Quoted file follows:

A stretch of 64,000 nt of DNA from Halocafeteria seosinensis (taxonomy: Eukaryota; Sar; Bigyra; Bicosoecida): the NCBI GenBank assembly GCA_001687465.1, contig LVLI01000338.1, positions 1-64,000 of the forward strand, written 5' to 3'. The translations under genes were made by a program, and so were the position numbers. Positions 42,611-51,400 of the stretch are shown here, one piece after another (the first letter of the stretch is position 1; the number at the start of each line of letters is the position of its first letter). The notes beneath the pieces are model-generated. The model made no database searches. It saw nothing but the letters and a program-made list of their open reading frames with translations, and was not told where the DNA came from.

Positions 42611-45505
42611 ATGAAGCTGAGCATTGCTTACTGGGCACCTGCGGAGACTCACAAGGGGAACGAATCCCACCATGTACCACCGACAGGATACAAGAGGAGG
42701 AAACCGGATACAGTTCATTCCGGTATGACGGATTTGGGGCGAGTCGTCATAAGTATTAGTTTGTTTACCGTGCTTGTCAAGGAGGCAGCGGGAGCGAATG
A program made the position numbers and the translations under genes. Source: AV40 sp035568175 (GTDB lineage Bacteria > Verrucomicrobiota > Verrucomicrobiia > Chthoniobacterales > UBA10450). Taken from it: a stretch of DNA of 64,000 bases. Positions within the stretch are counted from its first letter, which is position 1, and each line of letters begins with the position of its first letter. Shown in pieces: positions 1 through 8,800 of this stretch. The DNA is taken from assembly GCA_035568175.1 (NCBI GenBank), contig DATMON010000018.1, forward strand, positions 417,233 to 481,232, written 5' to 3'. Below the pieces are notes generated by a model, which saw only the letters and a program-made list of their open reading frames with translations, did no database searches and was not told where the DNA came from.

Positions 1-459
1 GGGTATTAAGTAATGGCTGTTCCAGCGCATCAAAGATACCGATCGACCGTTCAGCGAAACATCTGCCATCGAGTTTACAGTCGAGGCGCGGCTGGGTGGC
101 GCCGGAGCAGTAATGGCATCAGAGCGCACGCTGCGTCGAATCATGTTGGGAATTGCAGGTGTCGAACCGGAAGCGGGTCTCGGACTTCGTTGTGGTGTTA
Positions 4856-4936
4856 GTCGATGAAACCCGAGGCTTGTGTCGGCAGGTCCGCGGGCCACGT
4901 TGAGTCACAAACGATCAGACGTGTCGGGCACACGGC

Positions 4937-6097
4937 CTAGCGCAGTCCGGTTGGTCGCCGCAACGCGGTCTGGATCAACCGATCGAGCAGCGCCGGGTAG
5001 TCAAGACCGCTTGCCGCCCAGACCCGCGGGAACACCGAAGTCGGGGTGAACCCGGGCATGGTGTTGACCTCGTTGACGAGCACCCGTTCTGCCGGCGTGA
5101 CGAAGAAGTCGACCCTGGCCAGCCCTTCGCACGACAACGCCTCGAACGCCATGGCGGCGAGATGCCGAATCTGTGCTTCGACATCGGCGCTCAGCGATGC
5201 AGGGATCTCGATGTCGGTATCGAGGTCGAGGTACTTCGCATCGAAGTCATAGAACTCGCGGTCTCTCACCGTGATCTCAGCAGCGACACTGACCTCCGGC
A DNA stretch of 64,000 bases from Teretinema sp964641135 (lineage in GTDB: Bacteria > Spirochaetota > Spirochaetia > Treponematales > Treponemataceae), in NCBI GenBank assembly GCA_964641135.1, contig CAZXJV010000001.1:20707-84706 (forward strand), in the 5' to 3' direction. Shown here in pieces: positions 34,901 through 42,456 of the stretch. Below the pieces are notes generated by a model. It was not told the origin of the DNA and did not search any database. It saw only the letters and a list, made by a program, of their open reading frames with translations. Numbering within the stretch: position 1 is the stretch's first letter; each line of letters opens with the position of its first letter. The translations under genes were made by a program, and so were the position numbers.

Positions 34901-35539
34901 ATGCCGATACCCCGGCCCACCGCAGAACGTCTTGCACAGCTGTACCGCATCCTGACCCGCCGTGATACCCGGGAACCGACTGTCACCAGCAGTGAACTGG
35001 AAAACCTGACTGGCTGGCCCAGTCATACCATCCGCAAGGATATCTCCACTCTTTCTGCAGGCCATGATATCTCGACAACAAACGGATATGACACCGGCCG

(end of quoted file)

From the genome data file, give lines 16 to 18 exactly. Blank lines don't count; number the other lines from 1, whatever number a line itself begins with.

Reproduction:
5201 AGGGATCTCGATGTCGGTATCGAGGTCGAGGTACTTCGCATCGAAGTCATAGAACTCGCGGTCTCTCACCGTGATCTCAGCAGCGACACTGACCTCCGGC
A DNA stretch of 64,000 bases from Teretinema sp964641135 (lineage in GTDB: Bacteria > Spirochaetota > Spirochaetia > Treponematales > Treponemataceae), in NCBI GenBank assembly GCA_964641135.1, contig CAZXJV010000001.1:20707-84706 (forward strand), in the 5' to 3' direction. Shown here in pieces: positions 34,901 through 42,456 of the stretch. Below the pieces are notes generated by a model. It was not told the origin of the DNA and did not search any database. It saw only the letters and a list, made by a program, of their open reading frames with translations. Numbering within the stretch: position 1 is the stretch's first letter; each line of letters opens with the position of its first letter. The translations under genes were made by a program, and so were the position numbers.

Positions 34901-35539